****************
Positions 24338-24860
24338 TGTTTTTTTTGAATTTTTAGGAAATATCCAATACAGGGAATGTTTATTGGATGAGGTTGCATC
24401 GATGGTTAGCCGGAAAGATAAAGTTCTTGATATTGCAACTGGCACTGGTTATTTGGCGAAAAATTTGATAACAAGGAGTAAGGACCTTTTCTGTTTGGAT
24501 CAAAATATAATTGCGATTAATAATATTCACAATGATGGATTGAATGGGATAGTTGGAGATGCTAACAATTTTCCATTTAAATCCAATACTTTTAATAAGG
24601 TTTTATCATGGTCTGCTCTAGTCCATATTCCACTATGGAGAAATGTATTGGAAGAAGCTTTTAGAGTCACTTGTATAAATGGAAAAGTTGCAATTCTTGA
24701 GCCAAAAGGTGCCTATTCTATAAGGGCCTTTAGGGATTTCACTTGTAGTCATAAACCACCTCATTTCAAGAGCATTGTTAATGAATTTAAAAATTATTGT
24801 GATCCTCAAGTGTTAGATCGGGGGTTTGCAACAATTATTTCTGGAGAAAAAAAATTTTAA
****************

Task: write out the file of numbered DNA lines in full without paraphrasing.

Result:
Positions 24338-24860
24338 TGTTTTTTTTGAATTTTTAGGAAATATCCAATACAGGGAATGTTTATTGGATGAGGTTGCATC
24401 GATGGTTAGCCGGAAAGATAAAGTTCTTGATATTGCAACTGGCACTGGTTATTTGGCGAAAAATTTGATAACAAGGAGTAAGGACCTTTTCTGTTTGGAT
24501 CAAAATATAATTGCGATTAATAATATTCACAATGATGGATTGAATGGGATAGTTGGAGATGCTAACAATTTTCCATTTAAATCCAATACTTTTAATAAGG
24601 TTTTATCATGGTCTGCTCTAGTCCATATTCCACTATGGAGAAATGTATTGGAAGAAGCTTTTAGAGTCACTTGTATAAATGGAAAAGTTGCAATTCTTGA
24701 GCCAAAAGGTGCCTATTCTATAAGGGCCTTTAGGGATTTCACTTGTAGTCATAAACCACCTCATTTCAAGAGCATTGTTAATGAATTTAAAAATTATTGT
24801 GATCCTCAAGTGTTAGATCGGGGGTTTGCAACAATTATTTCTGGAGAAAAAAAATTTTAA